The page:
|Yang enjoys a pit stop during our all-night bus ride|
Some of our best adventures involved riding the public transportation in Turkey. To travel from Istanbul to Antalya, we opted for a cross-country bus. The stop was a hellish tram ride to the outskirts of Istanbul. No one spoke English, but by pointing and asking, "Antalya? Antalya?" We managed to make our destination reasonably clear. At 7:00pm we boarded a large van and were driven to another station on the Asian side of Istanbul where we upgraded to a very big bus. This coach was deluxe-- comfy seats, bathroom underneath, television in the seatbacks (Turkish only-- so many shows about weddings!) and a cute little steward wearing a bow tie and serving tea and snacks.
Buses in Turkey have single-sex seating, so Yang and Ryan sat together and I ended up with a Turkish grandma. She didn't speak English I don't speak Turkish, but she still spent a long time chatting with me. The quality of sleep in moving vehicles is never great, but I was surprised not to be too exhausted when we reached Antalya.
On our second day in Antalya we decided to trek out to the ancient ruins of Olympos. One of the hotel staff told us to go back to the main bus terminal and catch a bus there. Again, no one spoke English, but by asking "Olympos? Olympos?" We were pointed to a very old van. The van slowly filled and left the station. We drove around for 30 or so minutes, dropping off and picking up in the middle of highways and busy roads, or sometimes in the middle of nowhere. We drove on and on, and Ryan finally raised his voice above the Turkish music to ask "Olympos?" The driver nodded and drove on. We stopped again, Ryan asked "Olympos?" The driver shook his head. The next stop, a small convenience store in a very inconvenient location of nowhere, the driver said "Olympos!" and let us out. We walked into the store. It was part 7/11 and part living room. A large group of headscarved women sat around a long table with ancient bubbling pots. Ryan asked the clerk, "Olympos?" The clerk turned and spoke to an old man, then replied, "20 minutes." We went outside to eat a small picnic. Chickens clucked around our feet. We looked down at the forested valley below the convenience store. Eventually the old man emerged from the store and spoke to us in Turkish. "Olympos?" We asked. He opened his van door.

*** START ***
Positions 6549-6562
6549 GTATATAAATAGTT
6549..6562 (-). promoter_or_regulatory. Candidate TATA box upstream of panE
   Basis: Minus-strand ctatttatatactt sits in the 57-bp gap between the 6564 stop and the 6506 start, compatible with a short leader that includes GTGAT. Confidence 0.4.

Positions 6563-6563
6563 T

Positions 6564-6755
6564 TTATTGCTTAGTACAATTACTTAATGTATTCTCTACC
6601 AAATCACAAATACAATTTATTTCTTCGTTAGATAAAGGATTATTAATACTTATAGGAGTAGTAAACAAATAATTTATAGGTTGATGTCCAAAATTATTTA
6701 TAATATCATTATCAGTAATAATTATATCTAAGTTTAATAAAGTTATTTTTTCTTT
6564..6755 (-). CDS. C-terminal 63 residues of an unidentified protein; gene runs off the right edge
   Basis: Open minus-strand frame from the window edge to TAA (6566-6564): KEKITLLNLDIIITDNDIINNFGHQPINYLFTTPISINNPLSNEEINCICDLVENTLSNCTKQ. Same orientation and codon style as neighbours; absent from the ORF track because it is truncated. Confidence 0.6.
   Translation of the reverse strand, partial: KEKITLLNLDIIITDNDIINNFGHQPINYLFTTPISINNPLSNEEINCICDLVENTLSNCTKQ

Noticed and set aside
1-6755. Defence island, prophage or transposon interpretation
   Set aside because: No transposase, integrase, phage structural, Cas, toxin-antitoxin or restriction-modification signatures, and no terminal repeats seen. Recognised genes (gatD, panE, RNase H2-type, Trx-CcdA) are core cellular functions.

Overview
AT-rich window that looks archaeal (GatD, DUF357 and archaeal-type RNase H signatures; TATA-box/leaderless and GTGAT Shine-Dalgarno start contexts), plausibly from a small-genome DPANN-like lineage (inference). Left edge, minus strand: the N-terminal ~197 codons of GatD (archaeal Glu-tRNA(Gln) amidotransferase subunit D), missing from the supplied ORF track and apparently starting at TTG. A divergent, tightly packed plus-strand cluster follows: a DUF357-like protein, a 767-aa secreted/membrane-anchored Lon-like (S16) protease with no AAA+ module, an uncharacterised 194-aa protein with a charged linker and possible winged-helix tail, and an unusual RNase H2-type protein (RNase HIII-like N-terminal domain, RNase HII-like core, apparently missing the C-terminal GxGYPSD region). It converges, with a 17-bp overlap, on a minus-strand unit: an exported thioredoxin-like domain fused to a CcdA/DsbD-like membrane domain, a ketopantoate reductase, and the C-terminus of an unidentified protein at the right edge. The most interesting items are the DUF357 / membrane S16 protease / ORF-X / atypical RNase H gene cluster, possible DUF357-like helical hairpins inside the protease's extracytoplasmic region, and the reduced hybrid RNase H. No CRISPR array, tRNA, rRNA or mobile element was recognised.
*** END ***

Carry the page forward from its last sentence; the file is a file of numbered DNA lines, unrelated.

We bumped our way down some dirt roads, over dry river beds, past what appeared to be a hippie commune. After 20 minutes or so the driver stopped, said something to us in Turkish and got out. He came back with a young man. "You need accommodation?" He asked. We told him no, and the old man shook his head and drove onward until we reached a very official looking park gate. Three young men sat at the gate and asked us what time we wanted to be picked up. Then they spoke to our driver and told him to come back at 5:00. There was much gesturing of "five" with our fingers until he seemed satisfied and drove off.
One of the surprising things in Turkey is that everything somehow works, despite a complete lack of schedules. The buses seem to operate completely by chance, and yet we never once got lost. Our entire bus ride from Istanbul to Antalya cost about 20 Euros per person (or, about E 1.67/hour). Our entire transport from Antalya station to Olympos' gates cost 6 euros. I guess this is the triumph of capitalism? Wherever there's a tourist who needs to go somewhere, an enterprising Turkish person will appear with a 40 year old van to make it happen.